Why is telewizor in Instrumental here? Is it because of "przed" ?


in English it would be ok to say the cat is lying in front of the television


And it's an accepted answer.


Kot leży/jest/znajduje się przed telewizorem - The cat is in front of the TV


why not a cat "lays" and only a cat "lies"


If the cat "lays" then it is placing something. If it "lies" then it is resting on its back or stomach.


"leży" confuses me. It is not a normal 3rd person verb. I could not find it in any table of conjugations.


The verb is leżeć.

Ja leżę

Ty leżysz

On/ona/ono leży

My leżymy

Wy leżycie

Oni/one leżą


I use this website for verb conjugation. The globe in the top right of the page will change the page language and the flag on the left allows you to choose the language of the you want to conjugate.


The cat is laid in front of the television?


It is laid by whom? That's incorrect.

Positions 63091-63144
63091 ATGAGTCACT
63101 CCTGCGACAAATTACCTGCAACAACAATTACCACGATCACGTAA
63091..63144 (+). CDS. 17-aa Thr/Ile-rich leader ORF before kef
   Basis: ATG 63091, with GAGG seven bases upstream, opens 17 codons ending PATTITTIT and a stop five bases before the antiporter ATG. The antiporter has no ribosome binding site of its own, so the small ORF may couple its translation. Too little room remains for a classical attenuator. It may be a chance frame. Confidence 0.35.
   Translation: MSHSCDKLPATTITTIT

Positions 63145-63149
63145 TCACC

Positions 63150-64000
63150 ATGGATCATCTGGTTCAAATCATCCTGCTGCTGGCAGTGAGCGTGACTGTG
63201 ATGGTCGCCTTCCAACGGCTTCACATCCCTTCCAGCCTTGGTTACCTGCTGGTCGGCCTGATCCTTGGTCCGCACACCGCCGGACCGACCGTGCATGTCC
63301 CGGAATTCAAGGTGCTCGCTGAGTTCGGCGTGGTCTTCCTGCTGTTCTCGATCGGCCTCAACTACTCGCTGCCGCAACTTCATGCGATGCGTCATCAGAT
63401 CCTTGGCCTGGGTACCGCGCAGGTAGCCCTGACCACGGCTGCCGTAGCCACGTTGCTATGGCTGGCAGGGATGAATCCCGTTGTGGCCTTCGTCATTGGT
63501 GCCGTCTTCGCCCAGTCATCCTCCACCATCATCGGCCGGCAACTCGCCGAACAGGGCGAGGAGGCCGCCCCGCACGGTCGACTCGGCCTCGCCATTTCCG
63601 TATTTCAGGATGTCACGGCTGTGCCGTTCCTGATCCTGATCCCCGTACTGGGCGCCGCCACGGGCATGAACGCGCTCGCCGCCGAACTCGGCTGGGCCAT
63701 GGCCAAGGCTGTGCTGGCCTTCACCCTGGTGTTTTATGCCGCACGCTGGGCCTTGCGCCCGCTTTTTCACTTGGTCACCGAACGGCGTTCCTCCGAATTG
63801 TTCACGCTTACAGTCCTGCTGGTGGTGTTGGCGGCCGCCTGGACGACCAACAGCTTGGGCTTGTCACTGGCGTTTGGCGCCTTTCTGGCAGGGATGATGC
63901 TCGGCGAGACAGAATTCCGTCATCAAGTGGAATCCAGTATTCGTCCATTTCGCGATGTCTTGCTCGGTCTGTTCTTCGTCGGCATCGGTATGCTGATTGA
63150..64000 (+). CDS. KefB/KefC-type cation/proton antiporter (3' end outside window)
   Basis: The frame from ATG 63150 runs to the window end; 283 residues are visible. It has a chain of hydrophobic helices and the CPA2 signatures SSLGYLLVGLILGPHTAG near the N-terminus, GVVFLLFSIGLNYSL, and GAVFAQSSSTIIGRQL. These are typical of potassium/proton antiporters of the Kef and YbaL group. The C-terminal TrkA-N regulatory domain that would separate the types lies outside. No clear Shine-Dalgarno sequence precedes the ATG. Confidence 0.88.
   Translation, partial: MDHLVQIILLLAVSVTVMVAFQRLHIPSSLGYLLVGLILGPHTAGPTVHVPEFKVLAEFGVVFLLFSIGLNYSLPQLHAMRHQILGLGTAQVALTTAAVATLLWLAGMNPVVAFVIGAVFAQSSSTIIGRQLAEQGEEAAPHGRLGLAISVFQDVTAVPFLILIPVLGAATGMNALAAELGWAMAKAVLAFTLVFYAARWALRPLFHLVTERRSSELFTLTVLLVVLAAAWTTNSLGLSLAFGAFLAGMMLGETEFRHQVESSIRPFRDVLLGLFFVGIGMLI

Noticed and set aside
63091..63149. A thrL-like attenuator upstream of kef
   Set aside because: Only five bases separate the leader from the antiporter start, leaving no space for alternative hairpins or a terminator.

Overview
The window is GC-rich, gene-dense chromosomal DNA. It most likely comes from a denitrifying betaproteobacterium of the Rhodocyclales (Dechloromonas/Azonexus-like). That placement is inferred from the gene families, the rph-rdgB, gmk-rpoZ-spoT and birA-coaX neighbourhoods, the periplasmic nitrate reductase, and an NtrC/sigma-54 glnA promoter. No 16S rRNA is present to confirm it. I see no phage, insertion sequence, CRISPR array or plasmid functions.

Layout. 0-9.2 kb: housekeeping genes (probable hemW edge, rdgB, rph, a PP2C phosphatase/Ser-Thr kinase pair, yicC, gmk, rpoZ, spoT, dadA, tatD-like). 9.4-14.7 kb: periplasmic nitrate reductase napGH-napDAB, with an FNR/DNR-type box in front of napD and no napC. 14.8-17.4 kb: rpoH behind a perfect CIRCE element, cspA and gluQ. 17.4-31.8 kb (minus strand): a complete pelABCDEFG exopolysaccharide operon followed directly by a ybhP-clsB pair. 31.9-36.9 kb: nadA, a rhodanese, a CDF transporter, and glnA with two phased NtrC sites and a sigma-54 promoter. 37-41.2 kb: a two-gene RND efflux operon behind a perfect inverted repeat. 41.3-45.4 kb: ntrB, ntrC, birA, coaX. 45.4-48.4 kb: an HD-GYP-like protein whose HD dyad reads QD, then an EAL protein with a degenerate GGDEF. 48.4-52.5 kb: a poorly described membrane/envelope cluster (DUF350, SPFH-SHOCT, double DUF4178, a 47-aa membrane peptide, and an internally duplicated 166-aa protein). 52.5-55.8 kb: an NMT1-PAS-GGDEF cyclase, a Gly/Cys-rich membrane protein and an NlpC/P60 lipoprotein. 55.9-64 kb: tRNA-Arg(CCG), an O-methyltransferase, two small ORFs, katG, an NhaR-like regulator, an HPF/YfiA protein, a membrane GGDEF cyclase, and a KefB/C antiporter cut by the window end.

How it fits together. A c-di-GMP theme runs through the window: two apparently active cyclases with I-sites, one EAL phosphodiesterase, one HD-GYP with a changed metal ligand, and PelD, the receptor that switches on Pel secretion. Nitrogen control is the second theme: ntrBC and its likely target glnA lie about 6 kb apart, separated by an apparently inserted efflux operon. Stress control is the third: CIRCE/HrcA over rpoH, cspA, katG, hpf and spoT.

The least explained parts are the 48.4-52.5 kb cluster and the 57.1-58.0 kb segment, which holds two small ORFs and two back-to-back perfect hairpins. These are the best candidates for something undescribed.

The cat lies or is lying in front of the TV.


I always think of a hen lays an egg, it isn't lying an egg. Yes the past tense does confuse it.


"The cat is laying i from of the television "... Is this wrong because I misspelled "lying"? or because I didn't add "set" as in "television set"?


"laying" is considered an incorrect word, not a misspelling. Also, if you wrote the sentence exactly like you wrote it here, then it's very wrong! "The cat is LAYING I FROM OF the television"?!?


What if the cat was lying through the tv (poor cat), would it be formulated the same way?


I agree! In Australian and New Zealand we would say we/I am/they are laying in front of the TV simply to avoid confusion with the verb lying/to lie as in to cheat. Also nobody says television anymore and absolutely nobody under the age of 90 would call it a television set.


It doesn't make it correct grammar just because you use it incorrectly. "Laying" requires an object, like "laying an egg" or "laying the cat down." If something is already lying there, then it lies there. Or in the past, it lay there. Not "laid" because "laid" is the past tense of "to lay [something]," and "lay" is the past tense of "to lie"